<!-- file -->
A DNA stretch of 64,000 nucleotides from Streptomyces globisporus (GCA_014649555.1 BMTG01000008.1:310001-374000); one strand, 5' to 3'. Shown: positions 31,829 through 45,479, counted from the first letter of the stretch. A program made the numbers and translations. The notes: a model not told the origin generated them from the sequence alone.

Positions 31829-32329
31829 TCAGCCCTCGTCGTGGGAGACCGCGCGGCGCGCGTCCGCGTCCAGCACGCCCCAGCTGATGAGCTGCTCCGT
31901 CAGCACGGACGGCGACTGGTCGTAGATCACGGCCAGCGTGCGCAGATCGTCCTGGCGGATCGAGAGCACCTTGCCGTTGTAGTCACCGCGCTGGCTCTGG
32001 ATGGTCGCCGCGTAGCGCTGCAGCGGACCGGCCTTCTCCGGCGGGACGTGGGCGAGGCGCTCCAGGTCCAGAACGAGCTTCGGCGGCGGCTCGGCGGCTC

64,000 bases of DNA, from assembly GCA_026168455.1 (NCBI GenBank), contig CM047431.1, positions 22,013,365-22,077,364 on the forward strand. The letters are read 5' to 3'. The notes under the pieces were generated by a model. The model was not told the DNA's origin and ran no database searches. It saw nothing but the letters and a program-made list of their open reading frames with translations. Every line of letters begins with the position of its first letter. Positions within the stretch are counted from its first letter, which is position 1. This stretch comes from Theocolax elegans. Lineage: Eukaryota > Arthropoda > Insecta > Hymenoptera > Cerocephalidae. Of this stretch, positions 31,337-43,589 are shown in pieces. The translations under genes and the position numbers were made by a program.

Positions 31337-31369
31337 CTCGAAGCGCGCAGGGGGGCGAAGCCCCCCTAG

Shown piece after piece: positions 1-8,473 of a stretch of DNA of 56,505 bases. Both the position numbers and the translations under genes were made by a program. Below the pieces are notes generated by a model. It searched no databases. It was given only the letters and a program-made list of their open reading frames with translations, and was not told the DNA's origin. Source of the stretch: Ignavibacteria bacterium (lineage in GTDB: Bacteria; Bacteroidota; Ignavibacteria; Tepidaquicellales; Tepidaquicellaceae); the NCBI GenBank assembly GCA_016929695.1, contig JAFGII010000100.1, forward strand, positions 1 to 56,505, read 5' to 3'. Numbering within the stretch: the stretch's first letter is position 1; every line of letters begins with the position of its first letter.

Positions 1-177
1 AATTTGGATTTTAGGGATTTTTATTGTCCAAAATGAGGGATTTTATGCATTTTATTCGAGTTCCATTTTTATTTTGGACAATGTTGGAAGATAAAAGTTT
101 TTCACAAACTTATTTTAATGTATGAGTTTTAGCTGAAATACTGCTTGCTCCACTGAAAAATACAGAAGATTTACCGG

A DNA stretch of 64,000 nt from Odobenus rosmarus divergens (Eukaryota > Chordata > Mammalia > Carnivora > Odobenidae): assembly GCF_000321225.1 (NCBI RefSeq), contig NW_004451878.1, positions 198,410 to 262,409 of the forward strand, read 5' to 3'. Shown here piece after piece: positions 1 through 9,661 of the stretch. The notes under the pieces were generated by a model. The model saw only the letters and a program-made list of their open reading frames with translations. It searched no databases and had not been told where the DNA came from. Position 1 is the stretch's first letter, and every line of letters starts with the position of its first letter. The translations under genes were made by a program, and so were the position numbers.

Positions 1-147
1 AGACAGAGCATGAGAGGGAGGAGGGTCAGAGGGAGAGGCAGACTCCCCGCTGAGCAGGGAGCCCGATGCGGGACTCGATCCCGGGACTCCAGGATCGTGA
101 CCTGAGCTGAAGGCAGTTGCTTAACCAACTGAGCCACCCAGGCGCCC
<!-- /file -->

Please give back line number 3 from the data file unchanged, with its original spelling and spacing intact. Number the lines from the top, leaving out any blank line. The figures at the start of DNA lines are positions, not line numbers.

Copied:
31829 TCAGCCCTCGTCGTGGGAGACCGCGCGGCGCGCGTCCGCGTCCAGCACGCCCCAGCTGATGAGCTGCTCCGT